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Age of Ultron #5 – Review


By: Brian Michael Bendis (Writer), Bryan Hitch (Penciler), Paul Neary (Inker), Paul Mounts (Colorist), VC’s Cory Petit (Letterer)

Review: By issue count Age of Ultron #5 represents the halfway point of Marvel’s latest event story, even though it feels like it’s only just wrapped up the introduction. By the end of this chapter some of our heroes are winging their way to the future while some are headed to the past. Both share the same goal – the ultimate destruction of Ultron. You could argue (and many have) that Bendis has taken too long to get to this point, squandering the impact of a great idea in deference to a protracted bout of decompression, but I have to respectfully disagree. Without the punishingly grim nature and methodical plotting of this extended intro I don’t think the final page of this issue would have carried half the resonance that it does – and that final page is a doozy.

Providing a summary of the events that get us there is fairly simple. Basically this is Sam and Frodo’s final trek through Mordor up to the tip of Mount Doom, with Hobbits replaced by Avengers and Mount Doom swapped with Nick Fury’s Time Travel Platform in the Savage Land. If you take that analogy further, what’s the Ring? In this case it’s a concept: pure, unsullied Heroism.

If Cap, Tony and Spider-Man can, they’ll end this thing the old-fashioned way – vaulting into the future to pummel Ultron into submission thereby ending his reign of terror with a clear conscience. The world would, I suppose, still be screwed, but the code of the heroes would have been upheld. Wolverine has other ideas; morals be damned, he wants to travel into the past and gut Hank Pym before the idea of Ultron even comes into his head. It’s cold-blooded murder for the very best of intentions, though history (albeit in its re-written form) may damn him for his actions. Save the code of heroes but keep the world suffering, or dispense with it and end the horror? From this point on it could go either way.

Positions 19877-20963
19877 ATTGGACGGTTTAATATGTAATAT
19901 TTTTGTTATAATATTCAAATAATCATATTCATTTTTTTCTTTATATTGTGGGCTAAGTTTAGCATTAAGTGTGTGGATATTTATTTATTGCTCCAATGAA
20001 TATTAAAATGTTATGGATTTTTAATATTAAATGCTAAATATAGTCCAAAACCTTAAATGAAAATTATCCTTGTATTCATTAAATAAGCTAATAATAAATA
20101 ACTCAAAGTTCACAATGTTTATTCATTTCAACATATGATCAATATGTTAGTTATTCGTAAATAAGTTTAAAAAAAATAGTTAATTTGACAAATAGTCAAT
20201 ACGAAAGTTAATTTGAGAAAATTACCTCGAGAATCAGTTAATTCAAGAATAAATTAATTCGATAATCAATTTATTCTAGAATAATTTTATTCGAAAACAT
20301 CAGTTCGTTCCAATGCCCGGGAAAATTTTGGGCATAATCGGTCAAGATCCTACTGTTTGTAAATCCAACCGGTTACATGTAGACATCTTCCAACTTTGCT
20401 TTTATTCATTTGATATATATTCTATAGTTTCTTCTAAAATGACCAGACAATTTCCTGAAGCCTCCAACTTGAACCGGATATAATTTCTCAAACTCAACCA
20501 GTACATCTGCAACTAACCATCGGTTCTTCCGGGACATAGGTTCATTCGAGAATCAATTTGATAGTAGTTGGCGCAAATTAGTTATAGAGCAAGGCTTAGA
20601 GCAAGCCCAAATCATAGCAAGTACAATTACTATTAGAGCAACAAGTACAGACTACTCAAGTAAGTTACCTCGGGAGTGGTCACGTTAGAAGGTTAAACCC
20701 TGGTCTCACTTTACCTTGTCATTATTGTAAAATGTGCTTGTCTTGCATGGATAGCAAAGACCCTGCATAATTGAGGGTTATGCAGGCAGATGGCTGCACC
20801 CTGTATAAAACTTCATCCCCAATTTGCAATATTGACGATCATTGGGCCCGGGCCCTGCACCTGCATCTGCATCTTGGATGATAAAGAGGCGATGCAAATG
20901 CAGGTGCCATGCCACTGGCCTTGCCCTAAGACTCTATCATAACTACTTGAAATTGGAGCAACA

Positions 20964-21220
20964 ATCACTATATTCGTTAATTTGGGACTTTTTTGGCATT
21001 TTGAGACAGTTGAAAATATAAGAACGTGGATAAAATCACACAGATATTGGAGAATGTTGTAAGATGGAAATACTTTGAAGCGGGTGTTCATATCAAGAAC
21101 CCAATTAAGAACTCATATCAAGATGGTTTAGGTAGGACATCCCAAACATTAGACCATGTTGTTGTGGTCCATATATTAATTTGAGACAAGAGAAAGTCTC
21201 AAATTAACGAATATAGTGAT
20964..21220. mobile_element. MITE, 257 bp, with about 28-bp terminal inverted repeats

It’s weighty stuff and Bendis treats it so, managing to turn the hackneyed deus ex machina of time travel into a tense coin-toss with drastic consequences on either side. Without any punches being thrown (well, okay, Rulk does do some damage to a Vault door) all of this is based on character work, and pretty awesome character work at that. There have been rumblings from some critics that what the heroes say and do in this story is starkly at odds with their usual modes of behaviour, but personally I don’t see it. They’re the same people we know, they’re just demoralised and roundly beaten. Stark’s cracking up (“You don’t see it Cap? You don’t see the brilliance? This is our fault.”), Wolverine’s resolved to get his hands dirty (“We go back in time, before this robot was created, and we cut off the hands of the guy who created it,”) and Fury? Well, I’m glad he turned up. His feats of espionage may be responsible for conveniently ending unwinnable fights in much the same way as Dr Strange’s mystic arts, but the spy-themed cunning he employs in his desperate Hail Marys carry with them a more believable air of authenticity. Plus, he provides a welcomed note of humour that leavens proceedings: “”Well, while the book club decides what the moral thing to do is, maybe some of you want to suit up.”

Finally Hitch, Neary and Mounts finish their run on Age of Ultron with their heads held high. This issue mainly consists of a lot of ‘talking in rooms’, but it’s all depicted emotively, framed in a series of dramatically-composed widescreen panels. There’s the odd moment where they get to cut free – a detailed shot of a superhero armoury here, a double splash page of Ultron wreaking havoc there – but otherwise this book continues its tradition of looking at its best when it’s at its most claustrophobic. It’s a shame that this is Hitch’s last issue and, for the foreseeable future at least, the last of his work for Marvel. He’s played such a large part in successfully capturing the sombre tone that was so important to the overall effect of this story that it’s very difficult to imagine Carlos Pacheco and Brandon Peterson carrying the series with anywhere near the same level of accomplishment. Still, that’s a discussion for another day. As of right now Hitch has delivered the best possible start Age of Ultron could have asked for.

Conclusion: The end of the first act of Age of Ultron is here, and it’s a great set-up for remaining five issues. Two groups of heroes have set off in opposite directions on the timestream and either one could result in final victory or further defeat. With some great character moments and a last burst of quality from Bryan Hitch, this series is still well on its way to being the best crossover event Marvel have published in years.

Grade: A

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2 Responses

  1. I have enjoyed the mood and setting a lot in this book. I guess the issue with some may be that they can’t find the mindset for this series. I like gritty superhero stories so I’m cool with it. The first issues really tried to speak to the desperation through a visual story telling style IMO. Hope everyone can find something to enjoy in the last half.

  2. Ok, I get it. Different strokes – and all. But with all due respect I expect more at $3.99 a pop (and $20 later). I expect more than the five phoned in issues that have come out so far. I am glad I flipped through these at my LCS and refused to buy.

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